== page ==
As a professor for economics, Dia-Eddine, is also intensively engaged in the way of doing business in the Arab world. There are major differences with Switzerland: "Relationships play a huge role. Trust and sympathy are much more important in the Arab world. And it takes time to build them.” Speaking of time, the way in which it is handled differs greatly, for example with regard to the duration of the negotiations or the timing of the decision. "The concept of time in the Arab world is less strict. Tomorrow may mean the day after tomorrow.” Furthermore, it is important to meet always on an equal footing: "An engineer cannot negotiate with a CEO. The hierarchy levels must be congruent.” He recommends Swiss entrepreneurs to work with local trusted third parties. “It helps enormously if you are introduced by a local, well-connected person. Moreover, Europeans often do not understand the complex and cumbersome local bureaucracy and lack the patience for it. People who have grown up with it can handle it better."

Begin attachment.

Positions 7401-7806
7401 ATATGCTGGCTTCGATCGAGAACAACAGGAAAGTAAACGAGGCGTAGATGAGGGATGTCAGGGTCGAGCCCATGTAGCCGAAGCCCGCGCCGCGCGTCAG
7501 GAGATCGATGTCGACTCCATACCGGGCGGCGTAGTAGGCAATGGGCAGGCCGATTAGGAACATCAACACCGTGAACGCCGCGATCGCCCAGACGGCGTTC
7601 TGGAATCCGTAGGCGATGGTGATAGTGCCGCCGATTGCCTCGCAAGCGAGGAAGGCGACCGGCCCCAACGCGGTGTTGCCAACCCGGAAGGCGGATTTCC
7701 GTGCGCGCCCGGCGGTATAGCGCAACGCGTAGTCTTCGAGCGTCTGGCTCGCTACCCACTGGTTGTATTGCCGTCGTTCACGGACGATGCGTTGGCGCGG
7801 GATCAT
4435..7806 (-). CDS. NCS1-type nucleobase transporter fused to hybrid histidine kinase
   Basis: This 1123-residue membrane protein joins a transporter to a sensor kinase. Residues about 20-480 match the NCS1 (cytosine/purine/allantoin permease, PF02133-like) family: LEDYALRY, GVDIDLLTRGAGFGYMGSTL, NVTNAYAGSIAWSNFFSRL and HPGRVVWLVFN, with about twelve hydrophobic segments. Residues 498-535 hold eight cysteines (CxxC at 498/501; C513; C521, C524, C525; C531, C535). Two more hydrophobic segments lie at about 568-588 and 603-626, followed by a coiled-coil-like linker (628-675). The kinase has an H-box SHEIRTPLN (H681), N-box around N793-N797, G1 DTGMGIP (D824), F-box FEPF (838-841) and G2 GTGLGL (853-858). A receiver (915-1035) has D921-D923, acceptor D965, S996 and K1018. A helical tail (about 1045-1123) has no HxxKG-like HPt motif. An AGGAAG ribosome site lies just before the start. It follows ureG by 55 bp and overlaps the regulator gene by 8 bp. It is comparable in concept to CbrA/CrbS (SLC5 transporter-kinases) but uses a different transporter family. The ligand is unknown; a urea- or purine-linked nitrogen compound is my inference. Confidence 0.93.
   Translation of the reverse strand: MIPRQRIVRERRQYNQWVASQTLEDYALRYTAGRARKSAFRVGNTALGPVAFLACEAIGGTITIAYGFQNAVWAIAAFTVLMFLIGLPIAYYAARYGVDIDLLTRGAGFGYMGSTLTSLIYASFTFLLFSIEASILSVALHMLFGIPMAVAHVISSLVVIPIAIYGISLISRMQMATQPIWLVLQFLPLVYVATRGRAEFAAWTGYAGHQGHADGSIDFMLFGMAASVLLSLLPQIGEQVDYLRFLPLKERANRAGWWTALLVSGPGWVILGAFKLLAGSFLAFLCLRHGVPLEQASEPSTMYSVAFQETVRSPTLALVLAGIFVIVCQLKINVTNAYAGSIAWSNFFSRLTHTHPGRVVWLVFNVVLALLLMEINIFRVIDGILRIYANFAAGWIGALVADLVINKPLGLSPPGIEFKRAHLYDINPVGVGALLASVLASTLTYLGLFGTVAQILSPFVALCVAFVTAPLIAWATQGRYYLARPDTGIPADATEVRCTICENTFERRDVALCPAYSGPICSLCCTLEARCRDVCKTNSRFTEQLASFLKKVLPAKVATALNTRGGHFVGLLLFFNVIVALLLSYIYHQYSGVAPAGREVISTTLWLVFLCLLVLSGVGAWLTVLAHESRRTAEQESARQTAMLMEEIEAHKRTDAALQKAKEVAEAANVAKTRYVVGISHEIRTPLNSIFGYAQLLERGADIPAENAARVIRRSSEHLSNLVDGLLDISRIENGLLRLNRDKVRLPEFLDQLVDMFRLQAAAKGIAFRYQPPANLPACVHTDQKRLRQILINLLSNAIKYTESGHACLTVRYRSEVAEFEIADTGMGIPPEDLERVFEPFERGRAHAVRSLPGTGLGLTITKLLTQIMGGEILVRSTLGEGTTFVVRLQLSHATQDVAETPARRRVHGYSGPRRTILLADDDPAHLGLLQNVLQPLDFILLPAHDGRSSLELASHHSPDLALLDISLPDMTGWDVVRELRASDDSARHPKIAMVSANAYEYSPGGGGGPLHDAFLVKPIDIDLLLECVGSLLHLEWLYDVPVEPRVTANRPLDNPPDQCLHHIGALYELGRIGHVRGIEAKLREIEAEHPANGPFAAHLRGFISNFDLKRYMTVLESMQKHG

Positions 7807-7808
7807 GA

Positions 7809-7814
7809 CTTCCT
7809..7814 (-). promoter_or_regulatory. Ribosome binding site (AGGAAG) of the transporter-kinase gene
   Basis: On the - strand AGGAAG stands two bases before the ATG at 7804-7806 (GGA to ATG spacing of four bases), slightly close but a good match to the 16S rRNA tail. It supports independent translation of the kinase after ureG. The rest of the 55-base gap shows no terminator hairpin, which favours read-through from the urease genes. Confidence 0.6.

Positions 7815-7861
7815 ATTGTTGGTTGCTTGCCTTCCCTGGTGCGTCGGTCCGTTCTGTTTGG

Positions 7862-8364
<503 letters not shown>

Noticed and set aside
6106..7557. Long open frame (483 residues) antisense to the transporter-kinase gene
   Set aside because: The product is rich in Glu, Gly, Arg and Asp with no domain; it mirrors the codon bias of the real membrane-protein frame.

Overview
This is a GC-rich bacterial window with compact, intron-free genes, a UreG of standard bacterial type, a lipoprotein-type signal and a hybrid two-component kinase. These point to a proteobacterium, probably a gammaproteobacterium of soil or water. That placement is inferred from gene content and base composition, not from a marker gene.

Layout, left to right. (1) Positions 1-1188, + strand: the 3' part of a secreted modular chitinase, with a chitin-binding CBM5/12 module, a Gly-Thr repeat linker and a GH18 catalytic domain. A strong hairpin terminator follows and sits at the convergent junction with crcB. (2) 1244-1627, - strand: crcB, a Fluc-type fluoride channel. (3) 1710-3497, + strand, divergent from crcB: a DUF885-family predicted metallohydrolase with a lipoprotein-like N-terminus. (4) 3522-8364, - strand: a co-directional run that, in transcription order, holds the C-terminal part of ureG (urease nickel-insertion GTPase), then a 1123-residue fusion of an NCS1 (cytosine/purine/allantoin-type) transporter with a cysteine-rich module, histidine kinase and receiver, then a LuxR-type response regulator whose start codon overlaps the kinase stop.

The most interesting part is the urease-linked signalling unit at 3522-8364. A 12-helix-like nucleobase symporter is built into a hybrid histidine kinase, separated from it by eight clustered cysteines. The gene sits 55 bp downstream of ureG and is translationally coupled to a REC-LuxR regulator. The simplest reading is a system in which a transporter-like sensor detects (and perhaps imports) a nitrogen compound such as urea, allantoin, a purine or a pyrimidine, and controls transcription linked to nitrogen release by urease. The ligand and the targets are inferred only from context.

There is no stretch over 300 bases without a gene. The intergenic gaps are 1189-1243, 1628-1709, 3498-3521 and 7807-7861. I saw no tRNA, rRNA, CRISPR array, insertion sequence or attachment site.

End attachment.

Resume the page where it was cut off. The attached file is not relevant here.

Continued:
Actions instead of words